Step-by-step communication guide

Here is a step-by-step guide to the process you should follow when communicating with a resident who is due to have energy efficiency improvements done in their home.

Send a letter to let the resident know they may be eligible for energy efficiency work. This should be from a named contact, preferably a customer liaison officer, who they will be in touch with throughout the project. We’ve produced a template for this.

Visit to find out if energy efficiency work needs doing. A resident liaison officer and a member of the technical team should visit the home. The technical colleague will assess what work needs to be completed. The resident liaison officer will meet the resident and explain more about what energy efficiency improvements are, why they might be needed, and what work will involve.

Confirm eligibility. Send a letter to let the resident know if they are eligible for the energy efficiency work. We’ve produced a template for this.

Energy efficiency roadshow. Hold an energy efficiency roadshow in a community centre or a demo home. This is an opportunity to:

  • Demonstrate energy efficiency improvements to residents – explain how they work and how they’re fitted.
  • Enable residents to meet contractors, so they know who will work on their homes.
  • Invite residents who have already had work done to come along and share their experience and talk to other residents at the event.
  • Give out guidebooks, signpost to online information and show videos about the process.
  • Consult with residents about the scheme.
  • Recruit resident ambassadors.

Incentivise people to attend by offering refreshments or a buffet. Make sure the event is accessible by choosing a time which will be convenient for most people living in the area, allow children to attend, and accommodate access requirements.

A more detailed home check and resident consultation. The resident liaison officer and technical colleague(s) should attend this appointment. We’d advise completing as many of the technical surveys as possible at the one appointment, to avoid multiple visits. If you’re using a number of different contractors it may not be practical to have just one appointment but keep the resident’s needs in mind and keep them informed.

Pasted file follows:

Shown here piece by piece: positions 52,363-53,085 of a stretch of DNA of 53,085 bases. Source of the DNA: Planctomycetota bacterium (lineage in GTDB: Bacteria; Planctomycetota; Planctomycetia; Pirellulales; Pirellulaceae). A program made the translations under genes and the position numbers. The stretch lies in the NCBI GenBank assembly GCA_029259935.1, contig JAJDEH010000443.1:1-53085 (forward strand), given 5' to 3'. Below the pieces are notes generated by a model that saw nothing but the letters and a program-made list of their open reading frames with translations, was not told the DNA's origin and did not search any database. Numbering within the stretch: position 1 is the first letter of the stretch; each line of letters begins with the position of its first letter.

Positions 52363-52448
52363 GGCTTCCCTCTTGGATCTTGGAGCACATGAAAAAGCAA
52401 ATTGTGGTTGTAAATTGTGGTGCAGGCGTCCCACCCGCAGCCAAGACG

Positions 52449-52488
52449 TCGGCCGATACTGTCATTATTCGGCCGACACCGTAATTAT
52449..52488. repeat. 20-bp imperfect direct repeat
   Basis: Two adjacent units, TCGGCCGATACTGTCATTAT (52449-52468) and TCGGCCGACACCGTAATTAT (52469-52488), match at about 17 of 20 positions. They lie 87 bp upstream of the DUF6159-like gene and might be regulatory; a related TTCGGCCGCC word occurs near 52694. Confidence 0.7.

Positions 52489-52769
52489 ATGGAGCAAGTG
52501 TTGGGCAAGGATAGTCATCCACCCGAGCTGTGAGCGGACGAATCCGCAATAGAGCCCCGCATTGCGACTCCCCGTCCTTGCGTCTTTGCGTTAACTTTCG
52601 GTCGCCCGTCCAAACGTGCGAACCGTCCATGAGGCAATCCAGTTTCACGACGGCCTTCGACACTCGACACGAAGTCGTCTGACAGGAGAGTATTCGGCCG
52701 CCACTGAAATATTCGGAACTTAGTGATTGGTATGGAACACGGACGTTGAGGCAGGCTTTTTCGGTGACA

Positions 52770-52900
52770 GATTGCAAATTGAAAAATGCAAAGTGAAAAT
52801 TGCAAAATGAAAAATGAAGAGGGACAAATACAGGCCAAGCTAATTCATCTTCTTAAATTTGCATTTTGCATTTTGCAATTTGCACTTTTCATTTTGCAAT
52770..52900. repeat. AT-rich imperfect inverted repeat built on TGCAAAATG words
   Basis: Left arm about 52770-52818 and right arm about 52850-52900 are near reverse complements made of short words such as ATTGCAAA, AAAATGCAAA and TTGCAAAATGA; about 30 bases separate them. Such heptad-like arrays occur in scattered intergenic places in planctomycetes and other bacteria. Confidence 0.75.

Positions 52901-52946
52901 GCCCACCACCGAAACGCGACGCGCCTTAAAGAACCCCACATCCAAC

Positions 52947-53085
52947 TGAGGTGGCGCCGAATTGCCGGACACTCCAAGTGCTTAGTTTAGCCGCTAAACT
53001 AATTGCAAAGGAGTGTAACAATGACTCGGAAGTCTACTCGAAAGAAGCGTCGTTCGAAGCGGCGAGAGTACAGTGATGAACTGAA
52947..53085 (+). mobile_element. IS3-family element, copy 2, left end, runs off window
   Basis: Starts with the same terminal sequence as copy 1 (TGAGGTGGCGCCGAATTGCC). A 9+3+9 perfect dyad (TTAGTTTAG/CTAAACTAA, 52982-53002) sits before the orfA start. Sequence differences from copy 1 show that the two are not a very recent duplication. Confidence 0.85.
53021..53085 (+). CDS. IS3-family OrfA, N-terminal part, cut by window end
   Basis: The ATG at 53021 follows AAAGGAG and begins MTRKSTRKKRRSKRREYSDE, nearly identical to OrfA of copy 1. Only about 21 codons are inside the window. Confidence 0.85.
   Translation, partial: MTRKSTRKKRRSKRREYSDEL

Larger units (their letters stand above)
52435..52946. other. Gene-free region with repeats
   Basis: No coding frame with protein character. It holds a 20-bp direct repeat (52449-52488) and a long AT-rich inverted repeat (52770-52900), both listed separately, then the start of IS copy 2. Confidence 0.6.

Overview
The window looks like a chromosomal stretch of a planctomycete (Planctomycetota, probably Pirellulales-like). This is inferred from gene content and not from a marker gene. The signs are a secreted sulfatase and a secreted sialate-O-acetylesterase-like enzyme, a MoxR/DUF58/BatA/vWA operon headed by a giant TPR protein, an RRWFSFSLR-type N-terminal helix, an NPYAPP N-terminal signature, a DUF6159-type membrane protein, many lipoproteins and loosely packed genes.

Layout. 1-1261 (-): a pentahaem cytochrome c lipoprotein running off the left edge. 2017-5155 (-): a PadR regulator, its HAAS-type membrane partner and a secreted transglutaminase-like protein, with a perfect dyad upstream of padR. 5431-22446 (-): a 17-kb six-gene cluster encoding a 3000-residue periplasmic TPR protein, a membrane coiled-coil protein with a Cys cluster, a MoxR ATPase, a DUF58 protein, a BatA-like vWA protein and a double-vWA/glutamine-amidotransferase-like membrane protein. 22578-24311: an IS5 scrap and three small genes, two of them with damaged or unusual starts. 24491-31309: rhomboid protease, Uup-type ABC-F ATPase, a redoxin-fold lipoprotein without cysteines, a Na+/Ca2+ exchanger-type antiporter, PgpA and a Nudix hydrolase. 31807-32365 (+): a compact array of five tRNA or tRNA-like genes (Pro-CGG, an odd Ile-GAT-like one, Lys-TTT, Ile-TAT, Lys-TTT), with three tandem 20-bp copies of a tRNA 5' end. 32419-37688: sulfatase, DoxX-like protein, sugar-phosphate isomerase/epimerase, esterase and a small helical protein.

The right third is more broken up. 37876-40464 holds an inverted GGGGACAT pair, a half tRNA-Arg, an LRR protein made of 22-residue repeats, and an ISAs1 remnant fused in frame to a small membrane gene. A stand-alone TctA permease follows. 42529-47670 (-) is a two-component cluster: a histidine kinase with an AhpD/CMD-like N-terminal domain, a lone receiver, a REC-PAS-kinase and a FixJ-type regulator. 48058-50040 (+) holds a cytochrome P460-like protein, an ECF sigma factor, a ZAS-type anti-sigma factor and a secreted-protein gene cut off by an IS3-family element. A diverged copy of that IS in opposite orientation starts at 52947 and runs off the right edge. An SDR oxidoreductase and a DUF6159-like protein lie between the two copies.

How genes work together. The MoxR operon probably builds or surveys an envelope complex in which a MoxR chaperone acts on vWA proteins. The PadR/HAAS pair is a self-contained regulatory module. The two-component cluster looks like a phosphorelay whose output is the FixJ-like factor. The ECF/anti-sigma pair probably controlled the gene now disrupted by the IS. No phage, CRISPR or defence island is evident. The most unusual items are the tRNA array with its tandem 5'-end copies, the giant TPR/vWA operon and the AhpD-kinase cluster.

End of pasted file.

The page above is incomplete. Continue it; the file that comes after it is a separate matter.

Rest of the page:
The customer liaison officer should meet with the resident to:

  • Talk through plans and provide further information as needed (this can include giving out a project handbook).
  • Complete a questionnaire with the resident to find out more about them and their needs. What are their concerns about the process and how can you offer support?
  • Listen to the resident explain any issues and concerns they have about their home. They are the one who knows their home best and the information they give can be invaluable.
  • Discuss choices with the resident – for example, do they want their home redecorating or would they prefer vouchers to do it themselves?
  • Talk about financial implications – what is the likely effect on bills? Offer reassurance it won’t impact on their rent or service charge. Agree compensation – for example will you replace floor coverings or redecorate? Will residents be compensated if anything goes wrong?
  • Seek any necessary permissions from the resident– this can range from giving contractors permission to use their bathroom while they are doing work, to Social Housing Decarbonisation Fund (SHDF) privacy notices.
  • Explain the role of the resident ambassadors (if you have them) and provide contact details.

Agree and confirm timings for work. Provide the resident with a schedule of work. If there is anything they need to do, make sure this is included in the schedule. If you are providing additional support, such as loft clearance, make sure you include when this will take place.

Work starts. Make sure the tenant liaison officer visits the site regularly and is available for people to contact with any queries or issues. Ensure residents are familiar with resident ambassadors. When any new technology is installed, the tradesperson should talk the resident through operating it and leave an instruction manual and / or a QR code to online instruction manuals or videos.

Visit after work has finished. Once work has been completed the tenant liaison officer should visit to check the resident is satisfied with the work and there is nothing outstanding to be done. They should check they are confident using new technology and provide any refresher training if it’s required. In some cases more than one follow up visit will be needed.

This process should sit alongside PAS2035 requirements. PAS2035 was published by the British Standards Institute in 2019 to create a recognisable quality standard for the retrofit and energy efficiency work. All projects funded by the Social Housing Decarbonisation Fund, Energy Company Obligation, Local Authority Delivery Scheme or Home Upgrade Grant are required to comply.

The purpose of this standard is make sure deep retrofit projects are high quality, safe, and fit for the future. Further information can be found on the Self Assessment Checklist Supporting Document.

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